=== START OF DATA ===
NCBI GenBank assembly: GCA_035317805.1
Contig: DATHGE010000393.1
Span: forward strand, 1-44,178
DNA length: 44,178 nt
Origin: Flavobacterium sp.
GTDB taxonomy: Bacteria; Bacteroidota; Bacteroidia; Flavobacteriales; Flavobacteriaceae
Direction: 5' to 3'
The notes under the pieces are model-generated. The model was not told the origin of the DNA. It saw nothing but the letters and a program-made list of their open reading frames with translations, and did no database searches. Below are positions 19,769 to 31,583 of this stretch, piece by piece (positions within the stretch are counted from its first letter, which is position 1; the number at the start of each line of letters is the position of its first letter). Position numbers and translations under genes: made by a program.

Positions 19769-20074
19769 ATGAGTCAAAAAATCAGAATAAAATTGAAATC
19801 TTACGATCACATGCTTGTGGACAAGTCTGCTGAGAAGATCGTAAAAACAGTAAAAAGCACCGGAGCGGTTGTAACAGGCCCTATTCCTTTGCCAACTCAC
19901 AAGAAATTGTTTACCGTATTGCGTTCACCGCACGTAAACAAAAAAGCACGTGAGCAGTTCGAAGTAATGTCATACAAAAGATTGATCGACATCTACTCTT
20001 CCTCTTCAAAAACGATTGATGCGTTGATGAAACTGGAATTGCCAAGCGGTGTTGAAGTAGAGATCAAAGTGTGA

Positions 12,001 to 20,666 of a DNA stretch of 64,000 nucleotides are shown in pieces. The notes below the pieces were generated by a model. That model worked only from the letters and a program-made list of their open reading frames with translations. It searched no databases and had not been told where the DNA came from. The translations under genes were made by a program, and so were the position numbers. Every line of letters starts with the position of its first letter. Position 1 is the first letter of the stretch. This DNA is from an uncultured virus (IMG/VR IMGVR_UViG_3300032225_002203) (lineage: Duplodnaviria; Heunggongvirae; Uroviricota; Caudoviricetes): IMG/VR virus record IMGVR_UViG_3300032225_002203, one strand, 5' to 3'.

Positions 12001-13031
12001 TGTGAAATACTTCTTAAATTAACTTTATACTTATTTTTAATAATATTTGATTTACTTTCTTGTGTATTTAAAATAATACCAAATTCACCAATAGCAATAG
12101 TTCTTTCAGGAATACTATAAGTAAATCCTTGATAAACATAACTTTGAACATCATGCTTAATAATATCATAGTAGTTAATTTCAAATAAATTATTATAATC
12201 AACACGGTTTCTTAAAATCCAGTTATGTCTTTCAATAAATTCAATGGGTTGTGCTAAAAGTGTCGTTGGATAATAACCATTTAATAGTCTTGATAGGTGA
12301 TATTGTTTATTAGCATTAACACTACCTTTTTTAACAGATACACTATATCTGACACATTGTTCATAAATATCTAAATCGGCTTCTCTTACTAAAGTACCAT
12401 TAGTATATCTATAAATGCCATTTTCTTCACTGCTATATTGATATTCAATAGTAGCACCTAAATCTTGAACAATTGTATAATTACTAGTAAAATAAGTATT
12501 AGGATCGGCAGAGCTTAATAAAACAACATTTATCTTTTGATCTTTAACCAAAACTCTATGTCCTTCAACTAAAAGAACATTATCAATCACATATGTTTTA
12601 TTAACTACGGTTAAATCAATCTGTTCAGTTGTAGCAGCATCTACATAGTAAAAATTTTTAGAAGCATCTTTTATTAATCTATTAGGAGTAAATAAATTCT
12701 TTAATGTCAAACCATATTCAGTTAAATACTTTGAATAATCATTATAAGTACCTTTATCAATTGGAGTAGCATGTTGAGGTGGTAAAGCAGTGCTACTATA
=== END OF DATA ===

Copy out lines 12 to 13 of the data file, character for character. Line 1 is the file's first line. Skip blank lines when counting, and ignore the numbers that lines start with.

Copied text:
19901 AAGAAATTGTTTACCGTATTGCGTTCACCGCACGTAAACAAAAAAGCACGTGAGCAGTTCGAAGTAATGTCATACAAAAGATTGATCGACATCTACTCTT
20001 CCTCTTCAAAAACGATTGATGCGTTGATGAAACTGGAATTGCCAAGCGGTGTTGAAGTAGAGATCAAAGTGTGA